Humour has always been at the heart of everything McLean has done, ever since he left Scotland in 1963 following two years at Glasgow School of Art to study sculpture at St Martin's in London before embarking on a series of actions that stretched the notion of what sculpture could be. In 1971, he formed Nice Style as the ultimate 'pose band', who, in reflections of pop culture past, present and future, studiedly looked the part of the quasi-glam rock troupe, but played no music. They supported the Kinks in London anyway. In 1972, King for a Day was a one-day retrospective of McLean's work at the Tate. Towards the end of the decade, he produced a series of books in collaboration with Mel Gooding.

In the early 1980s, McLean was a regular guest on Walters' Weekly, BBC Radio 1's unlikely Saturday afternoon arts strand hosted by John Peel's producer, the late John Walters. Earlier this year, McLean's work was seen in Shanghai alongside that of Ross Sinclair, another GSA graduate with roots in performance.

“What I find is that if you don't laugh,you don't learn,” he says. “If you look at the political situation just now, you won't see a lot of people laughing at themselves, and that's a sign of a lack of intelligence.

“My father used to go to Glasgow Empire, and he'd tell me all these stories about the music hall acts like Max Wall, filling my head full of nonsense. I always like a mix of what's called high culture and low culture, although there's really no difference. I like the idea of Liberace and Barnett Newman, the painter, doing something together.”

As documented in A Lawnmower in the Loft, McLean's fleeting masquerade as what was then the Glasgow Herald's food critic came about after the claim was made by his cousin following poor service in a city restaurant.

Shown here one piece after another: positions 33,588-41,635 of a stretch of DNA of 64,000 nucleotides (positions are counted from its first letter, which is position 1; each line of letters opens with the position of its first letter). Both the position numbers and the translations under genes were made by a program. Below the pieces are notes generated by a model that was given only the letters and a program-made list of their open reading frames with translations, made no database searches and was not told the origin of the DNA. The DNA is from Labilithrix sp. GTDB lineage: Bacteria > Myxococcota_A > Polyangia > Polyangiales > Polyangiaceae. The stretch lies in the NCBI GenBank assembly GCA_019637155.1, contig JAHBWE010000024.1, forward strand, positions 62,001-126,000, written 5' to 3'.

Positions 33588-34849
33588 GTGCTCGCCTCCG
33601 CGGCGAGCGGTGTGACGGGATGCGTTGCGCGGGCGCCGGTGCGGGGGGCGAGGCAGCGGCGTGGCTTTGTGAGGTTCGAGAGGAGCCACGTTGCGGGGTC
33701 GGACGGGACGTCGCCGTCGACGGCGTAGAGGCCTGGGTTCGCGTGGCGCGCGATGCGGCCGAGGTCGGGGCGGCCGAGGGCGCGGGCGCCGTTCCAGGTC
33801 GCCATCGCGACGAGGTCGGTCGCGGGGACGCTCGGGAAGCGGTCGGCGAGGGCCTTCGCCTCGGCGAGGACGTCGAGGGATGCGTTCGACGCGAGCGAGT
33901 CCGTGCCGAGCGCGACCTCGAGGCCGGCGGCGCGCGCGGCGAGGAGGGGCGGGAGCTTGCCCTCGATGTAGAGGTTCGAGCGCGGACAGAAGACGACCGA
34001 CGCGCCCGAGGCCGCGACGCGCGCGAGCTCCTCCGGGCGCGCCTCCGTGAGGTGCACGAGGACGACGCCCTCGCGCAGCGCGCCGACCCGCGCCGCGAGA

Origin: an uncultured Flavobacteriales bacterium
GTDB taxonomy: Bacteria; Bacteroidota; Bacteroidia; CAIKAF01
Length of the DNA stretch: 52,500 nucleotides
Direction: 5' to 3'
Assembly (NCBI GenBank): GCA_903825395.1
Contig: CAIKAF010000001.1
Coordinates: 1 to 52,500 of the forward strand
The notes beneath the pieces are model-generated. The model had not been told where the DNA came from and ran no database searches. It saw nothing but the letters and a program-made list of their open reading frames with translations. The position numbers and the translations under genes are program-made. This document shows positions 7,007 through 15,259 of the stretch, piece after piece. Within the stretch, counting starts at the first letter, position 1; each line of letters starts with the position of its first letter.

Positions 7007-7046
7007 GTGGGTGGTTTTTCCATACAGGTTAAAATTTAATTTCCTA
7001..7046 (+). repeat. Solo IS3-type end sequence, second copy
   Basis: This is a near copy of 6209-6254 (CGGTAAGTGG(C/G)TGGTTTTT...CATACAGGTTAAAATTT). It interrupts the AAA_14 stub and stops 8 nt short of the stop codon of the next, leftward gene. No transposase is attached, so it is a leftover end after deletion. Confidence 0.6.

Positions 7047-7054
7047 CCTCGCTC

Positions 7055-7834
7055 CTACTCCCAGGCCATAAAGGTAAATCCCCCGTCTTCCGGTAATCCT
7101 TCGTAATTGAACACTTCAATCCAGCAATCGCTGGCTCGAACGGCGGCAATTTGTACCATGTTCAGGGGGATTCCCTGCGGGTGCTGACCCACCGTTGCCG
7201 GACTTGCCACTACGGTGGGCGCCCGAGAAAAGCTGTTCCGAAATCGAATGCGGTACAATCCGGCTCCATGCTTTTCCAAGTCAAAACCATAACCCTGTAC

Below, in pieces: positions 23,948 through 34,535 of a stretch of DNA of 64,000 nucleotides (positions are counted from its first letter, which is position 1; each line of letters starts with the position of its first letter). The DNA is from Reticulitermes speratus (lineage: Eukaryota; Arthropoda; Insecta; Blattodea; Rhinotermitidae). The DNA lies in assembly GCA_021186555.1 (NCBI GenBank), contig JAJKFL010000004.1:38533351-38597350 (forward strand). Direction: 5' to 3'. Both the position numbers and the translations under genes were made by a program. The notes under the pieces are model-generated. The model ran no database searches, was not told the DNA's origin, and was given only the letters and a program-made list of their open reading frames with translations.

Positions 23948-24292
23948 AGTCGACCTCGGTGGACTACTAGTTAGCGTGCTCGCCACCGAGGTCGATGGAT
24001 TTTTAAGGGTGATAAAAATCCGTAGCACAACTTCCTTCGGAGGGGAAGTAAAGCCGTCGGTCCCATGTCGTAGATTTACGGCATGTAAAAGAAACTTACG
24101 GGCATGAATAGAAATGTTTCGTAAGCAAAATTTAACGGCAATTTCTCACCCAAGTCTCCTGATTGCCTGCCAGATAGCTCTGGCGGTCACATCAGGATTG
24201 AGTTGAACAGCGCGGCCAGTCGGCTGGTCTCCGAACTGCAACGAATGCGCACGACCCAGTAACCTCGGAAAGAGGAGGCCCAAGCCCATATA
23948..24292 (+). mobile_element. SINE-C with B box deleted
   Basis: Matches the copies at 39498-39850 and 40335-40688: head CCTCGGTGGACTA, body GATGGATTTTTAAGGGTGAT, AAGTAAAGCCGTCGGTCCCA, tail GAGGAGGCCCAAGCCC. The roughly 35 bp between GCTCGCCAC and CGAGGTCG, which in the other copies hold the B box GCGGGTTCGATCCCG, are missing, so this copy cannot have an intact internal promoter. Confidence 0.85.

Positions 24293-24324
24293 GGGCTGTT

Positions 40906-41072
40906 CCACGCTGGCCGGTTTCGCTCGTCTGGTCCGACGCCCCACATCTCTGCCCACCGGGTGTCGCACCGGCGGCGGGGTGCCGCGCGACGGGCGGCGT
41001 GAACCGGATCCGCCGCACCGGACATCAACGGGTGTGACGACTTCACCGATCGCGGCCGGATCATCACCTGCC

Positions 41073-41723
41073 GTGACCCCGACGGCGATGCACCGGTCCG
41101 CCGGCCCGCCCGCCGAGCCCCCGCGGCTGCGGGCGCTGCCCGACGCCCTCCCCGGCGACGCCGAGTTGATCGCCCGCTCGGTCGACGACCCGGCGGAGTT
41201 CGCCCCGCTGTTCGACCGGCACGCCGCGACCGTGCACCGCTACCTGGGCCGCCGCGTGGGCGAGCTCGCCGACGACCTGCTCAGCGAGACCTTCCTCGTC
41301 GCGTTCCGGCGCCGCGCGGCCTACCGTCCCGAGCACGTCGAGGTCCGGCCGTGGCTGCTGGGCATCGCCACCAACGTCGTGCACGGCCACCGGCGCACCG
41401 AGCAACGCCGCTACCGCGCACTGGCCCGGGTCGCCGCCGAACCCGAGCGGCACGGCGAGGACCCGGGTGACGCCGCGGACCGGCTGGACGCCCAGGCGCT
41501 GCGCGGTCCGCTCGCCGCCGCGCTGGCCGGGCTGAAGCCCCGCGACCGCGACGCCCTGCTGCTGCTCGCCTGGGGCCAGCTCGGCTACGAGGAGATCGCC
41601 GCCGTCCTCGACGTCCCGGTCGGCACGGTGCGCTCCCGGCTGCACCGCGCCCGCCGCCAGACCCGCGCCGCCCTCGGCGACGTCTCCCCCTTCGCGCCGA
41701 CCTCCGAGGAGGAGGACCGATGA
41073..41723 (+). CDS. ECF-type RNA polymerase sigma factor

“I couldn't have imagined she'd say that,” says McLean, “but we got a bottle of wine out of it, so it all worked out well.”

For all the fun in McLean's work, there is a serious side to things, like his thwarted attempt to transform Argyle Street in Glasgow's main shopping thoroughfare into a 600 metre street “for performing and posing in. Then there was his attempt to create an experimental primary school in Dalry in North Ayrshire. Both of these were attempting to change the landscape, sculpturally, architecturally, and, ultimately, socially and politically.

“I want to do something like that again,”he says. “Something meaty. It might be a building for a new type of parliament, or it might be a law. I don't know what it is yet, but it needs to be something meaty. I'm quite concerned about the housing situation. People are living in dire straits, and we should be building proper housing for rent that people can afford.”

This may seem a long way from the levity of A Lawnmower in the Loft, but as McLean again points out, “You've got to laugh at yourself. Some people think I'm just pissing around doing the book, but I'm not. I think it's one of the best things I've done. All the stories are what I'm about, and it's become a work rather than a book. It's not just silly stories It's a comment about the times I've lived through.”

As for a follow-up, McLean's approach looks set to remain sceptical.

“The next book will be more art-based,” he says, “but I have to be careful about naming names, or I might get myself into trouble.”

Bruce McLean will launch A Lawnmower in the Loft at City Art Centre, Edinburgh, Friday December 15, 7.30pm. Trying for Sculpture opens at Lust and the Apple, Temple, Midlothian, December 16 and runs until February 16 2018.